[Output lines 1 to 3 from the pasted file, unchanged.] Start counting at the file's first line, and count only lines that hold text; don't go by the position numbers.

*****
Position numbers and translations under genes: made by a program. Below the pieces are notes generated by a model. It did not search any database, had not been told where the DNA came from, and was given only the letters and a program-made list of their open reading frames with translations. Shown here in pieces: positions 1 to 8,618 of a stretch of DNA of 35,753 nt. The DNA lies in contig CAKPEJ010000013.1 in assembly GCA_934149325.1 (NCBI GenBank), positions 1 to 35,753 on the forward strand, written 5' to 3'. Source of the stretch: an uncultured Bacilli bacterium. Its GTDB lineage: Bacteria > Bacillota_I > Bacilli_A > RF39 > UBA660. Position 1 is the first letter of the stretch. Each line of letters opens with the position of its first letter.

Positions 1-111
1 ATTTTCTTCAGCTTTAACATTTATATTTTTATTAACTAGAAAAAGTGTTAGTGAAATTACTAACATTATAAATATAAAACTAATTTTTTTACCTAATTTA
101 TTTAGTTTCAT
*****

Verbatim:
Position numbers and translations under genes: made by a program. Below the pieces are notes generated by a model. It did not search any database, had not been told where the DNA came from, and was given only the letters and a program-made list of their open reading frames with translations. Shown here in pieces: positions 1 to 8,618 of a stretch of DNA of 35,753 nt. The DNA lies in contig CAKPEJ010000013.1 in assembly GCA_934149325.1 (NCBI GenBank), positions 1 to 35,753 on the forward strand, written 5' to 3'. Source of the stretch: an uncultured Bacilli bacterium. Its GTDB lineage: Bacteria > Bacillota_I > Bacilli_A > RF39 > UBA660. Position 1 is the first letter of the stretch. Each line of letters opens with the position of its first letter.

Positions 1-111
1 ATTTTCTTCAGCTTTAACATTTATATTTTTATTAACTAGAAAAAGTGTTAGTGAAATTACTAACATTATAAATATAAAACTAATTTTTTTACCTAATTTA